The shoemaker | Guy Verville
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The shoemaker

Modifié le : 2019/07/14

On that day, I decided to take streets parallel to the wide streets of Lisbon, to see more than the beautiful paths that the city spreads out to give itself great airs. Life, the one we see each day, prefers alleys, gutter dogs and small coffees.

Lisbon then, even in its center, may seem deserted. People go about their business or are simply not there. There are only the old people, the municipal employees and, strangely enough, no cats left on the horizon. I don’t think I’ve seen a cat in my whole stay. Do they eat them in Lisbon?

I stole a few shots, leaving my camera hanging around my neck, without aiming well. The clotheslines amused me. They are different from those found in North America. As they cannot launch themselves over the backyards, they walk along the facades and balconies, as if they were dizzy.

I missed a nice picture. It was on a street with a steep slope. Not a cat in the literal and figurative sense, except a few tables away from a café around which I saw people standing still. The sun also failed to reach the ground. Only a few windows on the upper floors received light. Suddenly, on my right, an old shoemaker, crouched down just at the entrance of his shop, working on a shoe. A real postcard from the 1920s or 1930s, when poverty in the United States blew its high sandy winds. My reflex was to stop and take quickly a picture of him. But I was barely 10 cm from him. He didn’t seem to have noticed me, was pursuing his slow or useless task on a shoe that looked as old as him. He must have been 90 years old, his back bent like a tree that had long faced the gusts and waves of the sea.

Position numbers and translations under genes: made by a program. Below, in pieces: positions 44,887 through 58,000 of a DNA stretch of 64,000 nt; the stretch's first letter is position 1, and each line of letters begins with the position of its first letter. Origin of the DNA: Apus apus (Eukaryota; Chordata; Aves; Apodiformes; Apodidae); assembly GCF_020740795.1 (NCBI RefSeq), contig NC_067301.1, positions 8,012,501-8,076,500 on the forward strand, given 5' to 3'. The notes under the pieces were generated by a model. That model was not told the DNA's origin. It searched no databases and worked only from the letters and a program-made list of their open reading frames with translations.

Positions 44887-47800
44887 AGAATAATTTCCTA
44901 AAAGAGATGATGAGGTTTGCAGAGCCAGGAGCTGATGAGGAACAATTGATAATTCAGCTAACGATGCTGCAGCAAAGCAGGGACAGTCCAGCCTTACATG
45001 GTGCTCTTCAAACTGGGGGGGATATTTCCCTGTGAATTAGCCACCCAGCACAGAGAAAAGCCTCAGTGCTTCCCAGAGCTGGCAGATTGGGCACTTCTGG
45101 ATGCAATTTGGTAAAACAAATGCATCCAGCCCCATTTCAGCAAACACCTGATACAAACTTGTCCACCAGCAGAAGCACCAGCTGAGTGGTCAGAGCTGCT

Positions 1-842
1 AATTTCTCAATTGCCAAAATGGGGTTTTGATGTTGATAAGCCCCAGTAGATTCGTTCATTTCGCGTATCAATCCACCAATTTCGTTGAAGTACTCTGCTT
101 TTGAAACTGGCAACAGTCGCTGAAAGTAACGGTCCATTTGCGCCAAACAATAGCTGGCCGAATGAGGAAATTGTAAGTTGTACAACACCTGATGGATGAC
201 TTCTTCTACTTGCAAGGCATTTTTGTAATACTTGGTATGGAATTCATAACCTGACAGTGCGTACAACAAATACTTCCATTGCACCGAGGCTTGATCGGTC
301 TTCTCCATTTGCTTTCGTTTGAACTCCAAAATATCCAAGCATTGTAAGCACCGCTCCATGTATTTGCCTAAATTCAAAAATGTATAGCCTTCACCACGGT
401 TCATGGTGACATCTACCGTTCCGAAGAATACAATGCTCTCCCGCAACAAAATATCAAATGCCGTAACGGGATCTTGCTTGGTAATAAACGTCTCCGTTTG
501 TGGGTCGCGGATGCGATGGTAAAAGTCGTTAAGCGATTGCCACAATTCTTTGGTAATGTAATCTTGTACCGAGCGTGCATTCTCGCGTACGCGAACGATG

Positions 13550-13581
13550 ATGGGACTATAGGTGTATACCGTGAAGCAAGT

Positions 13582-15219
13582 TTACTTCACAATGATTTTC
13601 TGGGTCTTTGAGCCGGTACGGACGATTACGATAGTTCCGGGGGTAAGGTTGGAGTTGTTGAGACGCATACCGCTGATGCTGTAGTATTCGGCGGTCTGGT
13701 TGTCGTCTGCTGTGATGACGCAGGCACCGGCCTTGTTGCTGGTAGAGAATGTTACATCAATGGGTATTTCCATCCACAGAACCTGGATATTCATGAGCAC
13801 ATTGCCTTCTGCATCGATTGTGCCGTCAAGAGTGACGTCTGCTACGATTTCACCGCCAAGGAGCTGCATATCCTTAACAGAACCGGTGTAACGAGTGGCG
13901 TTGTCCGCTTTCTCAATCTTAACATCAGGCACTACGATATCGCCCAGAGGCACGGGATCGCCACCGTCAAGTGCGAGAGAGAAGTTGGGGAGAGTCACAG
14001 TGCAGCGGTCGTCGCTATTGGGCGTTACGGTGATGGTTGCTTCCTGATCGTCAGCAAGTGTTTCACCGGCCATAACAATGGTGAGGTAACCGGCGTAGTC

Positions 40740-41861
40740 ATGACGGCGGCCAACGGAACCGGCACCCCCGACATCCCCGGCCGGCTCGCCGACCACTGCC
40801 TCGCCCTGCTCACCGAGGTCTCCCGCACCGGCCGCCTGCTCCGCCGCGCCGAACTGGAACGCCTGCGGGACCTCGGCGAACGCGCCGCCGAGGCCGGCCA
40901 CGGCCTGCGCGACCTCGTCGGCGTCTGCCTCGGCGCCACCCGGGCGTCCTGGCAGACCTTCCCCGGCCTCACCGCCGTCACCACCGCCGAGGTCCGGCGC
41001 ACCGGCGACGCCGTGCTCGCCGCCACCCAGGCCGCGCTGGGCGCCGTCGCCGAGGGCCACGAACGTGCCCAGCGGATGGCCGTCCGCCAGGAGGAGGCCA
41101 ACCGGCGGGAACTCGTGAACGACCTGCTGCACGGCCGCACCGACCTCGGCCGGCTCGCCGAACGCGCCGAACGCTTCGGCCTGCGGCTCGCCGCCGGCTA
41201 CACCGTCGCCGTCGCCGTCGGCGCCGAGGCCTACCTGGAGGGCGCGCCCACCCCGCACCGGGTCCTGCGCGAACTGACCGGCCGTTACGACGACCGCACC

However, I couldn’t stop for more than three or four seconds. I had time to observe his shop, no brighter, just as old, just as deserted. Obviously, the mess was complete. This shop had stopped living and the old shoemaker was probably dying there in front of me.

Out of respect, I walked away. I could have taken out €10 and given them to him so that he would allow me to photograph him. But his attitude would certainly have changed, I would have broken the moment, or he would not have understood, would have closed his door, hiding his poverty or his non-existence. I don’t know. I didn’t want him to think I was taking pity on him.

For a good ten minutes, I continued on my way, protesting against my shyness and failure. I was tempted to go back to see him, then I gave up the idea. All I have left are these words to engrave in a relative and ephemeral memory this short moment that had never belonged to me anyway.

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